Learn how to craft a CV and application letter that stand out

Dutch companies aren't just looking for CVs and application letters that fit the job: they're looking for a person who will fit their team. Let's dig in!

Girl focusing on laptop

There is no single correct way to prepare a CV. What works for one company might not go down so well with another - particularly if they’re in different industries. Nevertheless, there are some general points you may wish to keep in mind when applying for a job in the Netherlands.

The CV

Start with your personal profile

A CV that starts with a picture of you shows who you are - ideally in the context of the work you’re applying for. Include your name, email, and telephone number. Then you can dedicate around 10 lines to a strong personal pitch. Use this space to present yourself according to your personal ambitions.

Your experience

Your future employer wants to know what you’ll be bringing to the table to help them make the decision whether or not to move further with your application.

Look back at your pitch and check what kind of work or volunteer experiences would be relevant and complementary to both your pitch and the job/company you're applying to.

List down your experience in a logical order. That means that you may order your C.V. differently for one job versus another job. 

While it’s ok to brag a bit, don’t be overconfident with your skills, especially if you’re young and just starting out. On the other hand, don't undersell yourself either. Volunteer and extracurricular experience which has trained you in particular skills (especially if they're relevant for the job) absolutely has a place on your CV.

The general tone

Research the company you’re applying to. Visit their website and maybe have a chat with some of their employees (build that LinkedIn network!). What kind of designs do they use? What is the tone of their language? If for instance the law firm you’re applying for seems to be more traditional, then maybe your CV should have a classical design and serious tone. If you’re applying for a job within a marketing agency, then you’re more likely to have room to be creative and to introduce bold fonts and colours.

While you’re thinking all this through, it’s a good opportunity to start evaluating whether or not you see yourself fitting in the company’s culture. Make it in the North will introduce company culture matching early February 2023, so stay tuned for that!


Show your CV to a trusted friend and get their take on it. It could help to be specific on what kind of feedback you’re looking for. Do you want to know if the picture is good? Do you want feedback on the language and grammar? Is it the layout you’re unsure of?

If you want to read more about crafting the perfect CV, we recommend reading this article from our service partner, Boost CV.

It's a great idea to exchange your CV and cover letter with friends to help each other out. Especially if you have a hard time defining what skills and experiences you gained from various jobs or volunteer activities, it helps to think about it together!

Young professional girl calling with laptop on her lap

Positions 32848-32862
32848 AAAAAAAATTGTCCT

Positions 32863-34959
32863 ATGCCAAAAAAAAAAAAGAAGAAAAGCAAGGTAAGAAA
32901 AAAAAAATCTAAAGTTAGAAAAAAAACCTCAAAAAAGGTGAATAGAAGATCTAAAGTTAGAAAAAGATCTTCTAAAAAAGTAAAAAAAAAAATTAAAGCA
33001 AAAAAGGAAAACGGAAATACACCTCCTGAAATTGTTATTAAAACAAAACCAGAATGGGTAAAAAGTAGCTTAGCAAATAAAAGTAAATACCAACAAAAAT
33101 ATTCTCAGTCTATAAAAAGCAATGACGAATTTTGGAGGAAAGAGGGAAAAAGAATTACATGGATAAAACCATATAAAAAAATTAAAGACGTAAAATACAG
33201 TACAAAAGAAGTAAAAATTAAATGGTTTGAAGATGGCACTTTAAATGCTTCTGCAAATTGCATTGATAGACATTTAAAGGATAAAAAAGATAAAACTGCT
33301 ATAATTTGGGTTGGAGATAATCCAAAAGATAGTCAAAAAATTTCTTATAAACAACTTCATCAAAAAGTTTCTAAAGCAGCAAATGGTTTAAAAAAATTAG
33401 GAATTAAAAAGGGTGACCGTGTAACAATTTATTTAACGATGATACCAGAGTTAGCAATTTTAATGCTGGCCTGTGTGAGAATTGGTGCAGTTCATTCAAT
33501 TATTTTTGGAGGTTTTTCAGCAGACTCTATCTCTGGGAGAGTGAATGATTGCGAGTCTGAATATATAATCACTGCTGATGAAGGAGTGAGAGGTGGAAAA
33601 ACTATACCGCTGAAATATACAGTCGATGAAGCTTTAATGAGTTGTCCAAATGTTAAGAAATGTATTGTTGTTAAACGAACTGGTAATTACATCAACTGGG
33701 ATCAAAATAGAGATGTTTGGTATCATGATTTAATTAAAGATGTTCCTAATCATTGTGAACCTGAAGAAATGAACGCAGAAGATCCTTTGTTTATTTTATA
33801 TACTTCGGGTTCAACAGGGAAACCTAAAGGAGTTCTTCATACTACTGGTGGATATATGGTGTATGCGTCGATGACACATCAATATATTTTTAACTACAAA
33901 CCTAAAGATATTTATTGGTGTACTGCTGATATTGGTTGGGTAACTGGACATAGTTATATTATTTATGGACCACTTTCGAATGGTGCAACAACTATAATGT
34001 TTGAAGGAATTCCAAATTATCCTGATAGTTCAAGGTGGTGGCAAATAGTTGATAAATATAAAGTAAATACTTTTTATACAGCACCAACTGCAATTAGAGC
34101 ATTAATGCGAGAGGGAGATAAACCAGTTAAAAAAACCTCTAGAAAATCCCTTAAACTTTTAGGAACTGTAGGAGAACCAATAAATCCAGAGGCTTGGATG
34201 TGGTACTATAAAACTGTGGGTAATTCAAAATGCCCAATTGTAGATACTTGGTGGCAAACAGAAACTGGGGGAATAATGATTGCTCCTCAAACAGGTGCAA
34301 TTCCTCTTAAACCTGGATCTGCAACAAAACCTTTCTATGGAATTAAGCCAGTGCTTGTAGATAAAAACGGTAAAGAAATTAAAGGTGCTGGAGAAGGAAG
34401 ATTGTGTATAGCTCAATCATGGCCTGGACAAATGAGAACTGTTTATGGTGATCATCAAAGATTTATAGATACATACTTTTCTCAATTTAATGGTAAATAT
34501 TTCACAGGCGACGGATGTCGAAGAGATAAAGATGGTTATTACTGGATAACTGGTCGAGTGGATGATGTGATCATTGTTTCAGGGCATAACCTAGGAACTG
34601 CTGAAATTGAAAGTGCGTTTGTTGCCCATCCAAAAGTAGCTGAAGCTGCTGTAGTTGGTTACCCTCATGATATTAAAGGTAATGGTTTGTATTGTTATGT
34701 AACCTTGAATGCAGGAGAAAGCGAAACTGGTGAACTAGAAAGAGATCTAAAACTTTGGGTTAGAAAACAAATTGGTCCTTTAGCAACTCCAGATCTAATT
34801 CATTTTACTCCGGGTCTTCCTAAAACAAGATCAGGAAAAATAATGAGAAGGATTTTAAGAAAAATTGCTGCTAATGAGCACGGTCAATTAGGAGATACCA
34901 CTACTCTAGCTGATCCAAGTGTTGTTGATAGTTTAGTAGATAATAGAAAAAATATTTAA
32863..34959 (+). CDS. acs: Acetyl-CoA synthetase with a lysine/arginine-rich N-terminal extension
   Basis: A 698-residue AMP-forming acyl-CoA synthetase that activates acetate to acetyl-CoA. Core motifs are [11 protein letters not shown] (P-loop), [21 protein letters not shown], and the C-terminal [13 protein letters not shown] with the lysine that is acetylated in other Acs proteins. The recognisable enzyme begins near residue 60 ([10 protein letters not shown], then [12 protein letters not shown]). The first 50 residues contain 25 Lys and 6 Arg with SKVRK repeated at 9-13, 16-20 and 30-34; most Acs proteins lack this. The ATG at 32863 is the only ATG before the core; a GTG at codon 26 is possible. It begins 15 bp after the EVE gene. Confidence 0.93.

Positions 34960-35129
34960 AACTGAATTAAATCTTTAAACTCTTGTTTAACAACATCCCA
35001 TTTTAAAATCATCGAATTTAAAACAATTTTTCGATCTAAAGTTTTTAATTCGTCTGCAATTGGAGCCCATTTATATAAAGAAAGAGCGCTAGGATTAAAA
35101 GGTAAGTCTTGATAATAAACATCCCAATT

The application letter, also known as cover letter, or motivation letter

When applying for a job, unless stated otherwise,  you should also send an application or motivational letter along with your CV. Use this cover letter as an opportunity to dig into why you're excited about the job and/or the company: get personal!

You can use the application letter to highlight the match between the job and yourself. A lot of people make the focus of the letter about why the person reading it should hire them. However, you should also tease out your convictions and values in the letter to show why you would be a great match.

You stand out when you send a cover letter that's clearly personalised to you, the job, and the company. You're selling yourself short by only talking about one or two of these

It could also help to ask yourself what you can bring to the company’s table based on your culture and the countries you lived and worked in. A Dutch company could benefit from a fresh perspective and new interesting ideas.

When your CV and accompanying letter are finalised, have a look at them and check whether or not they represent the true you and whether it's clear why this particular company and job appeal to you. When you head in to the interview, will the interviewer recognize you as the same person who sent those documents?

Some companies don’t require you to send such a letter and instead will send you a set of questions to answer.

Final tips

  • Keep the CV and letter brief and to the point: your CV should be 1 page, never more than 2 pages. Your cover letter should never be more than 1 page.
  • Adjust the CV and letter based on which company you’re sending it to: make it personal
  • Don’t forget to list down what languages you speak and how proficient you are in them
  • Proofread whatever you’re sending to eliminate typos and other mistakes
  • Keep on networking. If your name and face aren’t new to the company you’re interested in, you might stand a higher chance of being called for an interview
  • Research the company as much as you can before applying - you can start by looking at its website and checking if there are any news articles about it
  • Show that you made an extra effort in presenting your CV to be more memorable

Get your CV critiqued to give your Dutch job applications their best shot

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Make it in the North spoke with Fransis Bosch from the Talent and Career Centre and recruiter Dick Wierenga from Spindle to get their take on what should go into a great CV and application letter.